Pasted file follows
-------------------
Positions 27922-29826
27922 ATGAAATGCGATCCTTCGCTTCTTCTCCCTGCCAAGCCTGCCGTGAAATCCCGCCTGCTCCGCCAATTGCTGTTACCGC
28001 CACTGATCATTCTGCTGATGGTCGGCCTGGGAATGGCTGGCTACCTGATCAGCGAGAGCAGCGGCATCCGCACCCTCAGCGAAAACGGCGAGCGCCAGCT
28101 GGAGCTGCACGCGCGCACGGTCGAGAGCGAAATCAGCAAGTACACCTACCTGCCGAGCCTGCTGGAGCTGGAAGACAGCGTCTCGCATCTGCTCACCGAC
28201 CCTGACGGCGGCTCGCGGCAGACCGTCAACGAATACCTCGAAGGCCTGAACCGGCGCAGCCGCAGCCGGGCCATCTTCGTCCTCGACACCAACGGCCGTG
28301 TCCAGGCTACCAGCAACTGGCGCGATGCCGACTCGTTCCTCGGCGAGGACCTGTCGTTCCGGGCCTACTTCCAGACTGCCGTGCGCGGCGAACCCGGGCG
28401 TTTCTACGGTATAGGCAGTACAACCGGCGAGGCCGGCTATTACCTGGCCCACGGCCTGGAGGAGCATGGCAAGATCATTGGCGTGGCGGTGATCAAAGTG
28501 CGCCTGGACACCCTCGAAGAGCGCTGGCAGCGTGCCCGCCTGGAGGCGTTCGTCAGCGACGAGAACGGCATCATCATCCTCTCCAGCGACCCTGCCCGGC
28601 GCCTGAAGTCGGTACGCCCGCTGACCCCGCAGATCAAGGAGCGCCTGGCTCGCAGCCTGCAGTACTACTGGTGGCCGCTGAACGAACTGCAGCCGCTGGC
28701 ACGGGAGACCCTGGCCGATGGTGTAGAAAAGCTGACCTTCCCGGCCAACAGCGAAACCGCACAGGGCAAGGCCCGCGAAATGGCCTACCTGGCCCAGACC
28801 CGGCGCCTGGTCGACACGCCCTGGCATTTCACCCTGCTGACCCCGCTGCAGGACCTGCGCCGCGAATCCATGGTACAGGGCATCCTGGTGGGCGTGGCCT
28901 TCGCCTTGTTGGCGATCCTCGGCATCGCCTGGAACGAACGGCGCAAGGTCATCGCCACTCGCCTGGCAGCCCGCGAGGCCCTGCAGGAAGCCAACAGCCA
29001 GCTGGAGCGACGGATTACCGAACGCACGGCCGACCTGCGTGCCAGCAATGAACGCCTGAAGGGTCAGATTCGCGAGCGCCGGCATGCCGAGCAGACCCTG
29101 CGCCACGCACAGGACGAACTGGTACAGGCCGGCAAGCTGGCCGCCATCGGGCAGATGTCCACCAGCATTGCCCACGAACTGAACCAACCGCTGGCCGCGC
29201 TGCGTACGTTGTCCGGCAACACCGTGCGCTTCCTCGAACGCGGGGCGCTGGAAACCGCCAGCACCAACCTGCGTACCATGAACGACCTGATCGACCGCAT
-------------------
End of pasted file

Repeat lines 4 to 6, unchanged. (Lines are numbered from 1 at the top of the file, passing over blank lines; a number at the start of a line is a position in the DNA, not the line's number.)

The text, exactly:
28101 GGAGCTGCACGCGCGCACGGTCGAGAGCGAAATCAGCAAGTACACCTACCTGCCGAGCCTGCTGGAGCTGGAAGACAGCGTCTCGCATCTGCTCACCGAC
28201 CCTGACGGCGGCTCGCGGCAGACCGTCAACGAATACCTCGAAGGCCTGAACCGGCGCAGCCGCAGCCGGGCCATCTTCGTCCTCGACACCAACGGCCGTG
28301 TCCAGGCTACCAGCAACTGGCGCGATGCCGACTCGTTCCTCGGCGAGGACCTGTCGTTCCGGGCCTACTTCCAGACTGCCGTGCGCGGCGAACCCGGGCG